Living the Resurrected Life

February 14, 2024
George T. Ferrier

“I have been crucified with Christ; it is no longer I who live, but Christ lives in me; and the life which I now live in the flesh I live by faith in the Son of God, who loved me and gave Himself for me.” Galatians 2:20

Typically, many people around the world only think of Christ’s resurrection at this time of year. For others, it becomes lost in chocolates, bunnies, and Easter eggs. Yet, for the faithful believer every day is resurrection day, and the Lord beseeches us to live in the truth of His glorious resurrection. Paul’s declarative statement to the Galatians inspired by the Holy Spirit powerfully impacted me many years ago, and it immediately became my life verse.

Manifestation of Life

     The exchanged life replaces self-glory for Christ’s glory. The verse begins: “I have been crucified with Christ; it is no longer I who live, but Christ lives in me.” Notice that we are not “being crucified” but “have been crucified.” Positionally in Christ, we died and were buried with Him. It is our old man, born under the headship of Adam and enslaved to sin, that has died with Him. Positionally, the resurrected Christ has replaced that old life. We have been raised with Him in newness of life and He now lives in us through the Holy Spirit (Rom. 6:1-14). A new creation in Christ, we have been placed under His headship, saved from the penalty and power of sin and eventually the presence of sin. 

     As we spend time in God’s Word and prayer, the Lord gradually transforms us to be more like Him. It is through our words and actions that we increasingly testify in our lives to the beauty and glory of the resurrected Christ. We become shining lights that spotlight the risen Christ. Seeing Christ illuminated in us, reveals to the lost their blind and darkened hearts as seen by a holy God (2 Cor. 3:18–4:6). As John the Baptist receded into the background to present Christ, so we desire that people see less of us and more of the Savior.

     J Sidlow Baxter illustrates this truth: “Some years ago a lady and her little daughter were staying at the home of a friend. On the bedroom wall, just over the head of the bed in which they slept, there was a picture of the Lord Jesus, which was reflected in the large mirror of the dresser… When the little girl woke on her first morning there, she saw the picture reflected in the mirror while she still lay in bed, and exclaimed, “Oh mommy, I can see Jesus!” Then she quickly got up on her knees to take a better look, but in doing so she brought her own body between the picture and the mirror, so that instead of seeing the picture of Jesus reflected she now saw herself. So, she lay down again, and then again saw the picture of Jesus. She was up and down several times after that, with her eye fixed on the mirror. Then she said, “Mommy, when I can’t see myself, I can see Jesus; but every time I see myself, I don’t see Him.”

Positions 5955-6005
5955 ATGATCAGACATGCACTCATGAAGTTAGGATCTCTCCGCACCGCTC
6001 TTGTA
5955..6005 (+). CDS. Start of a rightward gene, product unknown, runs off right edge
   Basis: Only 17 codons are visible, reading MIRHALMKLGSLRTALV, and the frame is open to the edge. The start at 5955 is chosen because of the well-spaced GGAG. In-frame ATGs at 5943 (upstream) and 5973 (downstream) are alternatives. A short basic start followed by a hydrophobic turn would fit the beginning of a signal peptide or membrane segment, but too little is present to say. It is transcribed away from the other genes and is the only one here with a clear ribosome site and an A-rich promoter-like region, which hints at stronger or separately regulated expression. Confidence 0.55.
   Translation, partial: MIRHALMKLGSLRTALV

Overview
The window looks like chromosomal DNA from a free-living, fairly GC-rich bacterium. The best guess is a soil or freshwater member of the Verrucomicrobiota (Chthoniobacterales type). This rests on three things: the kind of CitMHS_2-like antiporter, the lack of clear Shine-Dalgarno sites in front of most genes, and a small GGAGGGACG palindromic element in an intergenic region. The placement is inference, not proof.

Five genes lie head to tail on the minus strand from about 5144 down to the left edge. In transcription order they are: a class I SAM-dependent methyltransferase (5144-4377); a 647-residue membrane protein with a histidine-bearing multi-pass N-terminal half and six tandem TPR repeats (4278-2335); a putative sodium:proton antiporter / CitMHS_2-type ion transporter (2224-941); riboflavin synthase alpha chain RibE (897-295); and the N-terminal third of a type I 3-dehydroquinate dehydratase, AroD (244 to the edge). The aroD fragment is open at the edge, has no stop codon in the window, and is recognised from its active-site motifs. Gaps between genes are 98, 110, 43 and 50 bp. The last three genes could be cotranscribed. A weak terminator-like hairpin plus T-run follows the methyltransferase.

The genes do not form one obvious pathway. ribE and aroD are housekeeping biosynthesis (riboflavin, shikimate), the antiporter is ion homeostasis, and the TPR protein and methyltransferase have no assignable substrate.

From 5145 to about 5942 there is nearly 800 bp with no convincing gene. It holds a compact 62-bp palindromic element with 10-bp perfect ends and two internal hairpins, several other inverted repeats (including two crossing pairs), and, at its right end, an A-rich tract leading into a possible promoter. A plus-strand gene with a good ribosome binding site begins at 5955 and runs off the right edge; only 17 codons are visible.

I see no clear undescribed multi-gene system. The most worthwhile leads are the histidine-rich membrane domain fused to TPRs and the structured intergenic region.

Manner of Life

     The exchanged life replaces self-sufficiency with Christ’s sufficiency. Galatians 2:20 continues: “and the life which I now live in the flesh I live by faith in the Son of God.” Effectively manifesting Christ does not happen by our own wisdom and strength. We must live the life of faith. Hebrews 11:6 says: “that without faith it is impossible to please God.” We were initially saved by grace through faith. But that is only the beginning. The Lord desires our spiritual prosperity and growth which can only be achieved through lives lived out by faith in Him. As the Bible Knowledge Commentary states: “It is…faith…that releases divine power to live a Christian life.”

     Faith signifies reliance, trust, or dependence upon Christ in every aspect of our lives – the little things and the big things, the momentous decisions, and the less consequential ones. Faithful believers continually look to Christ for guidance, yield to His will, and give Him free rein to live His life through them. Matthew 11:29-30 says: “Take My yoke upon you and learn from Me, for I am gentle and lowly in heart, and you will find rest for your souls. For My yoke is easy and My burden is light.” A yoke enables two oxen to pull together on a load. At our conversion, we were yoked to Christ and thus practically in our life and service we must pull together with the Lord. It is His yoke; He has Lordship over our lives, and we must not get out ahead of or fall behind Him. We must listen to Him, learn from Him, and obey Him. Prayer demonstrates that dependence. Someone has said that “when we get to heaven and see how much God has answered our prayers, we will wish we would have prayed more.” Let us continually seek His face.

Motivation for Life

     The exchanged life replaces self-love for Christ’s love. The verse ends: “who loved me and gave Himself for me.” Christ’s sacrificial love for us motivates us to live for Him. The underlying motivation behind Christ’s death at Calvary was His love for God and for us. He was thinking of me. He bore my sins. He gave Himself for me. In response to that love, the British missionary CT Studd said: “If Jesus Christ be God and died for me, then no sacrifice can be too great for me to make for Him.” Christ gave His very life for us. Can we do any less than return our lives to Him? When restoring and recommissioning Peter, the Lord asked him three times: “Peter, do you love me?” The underlying motivation in our service, yes, our very lives, must be loving the One who sacrificially loved us. Let us submit to Christ’s lordship, living by faith out of love for Him, so we will bear witness to the resurrected Christ.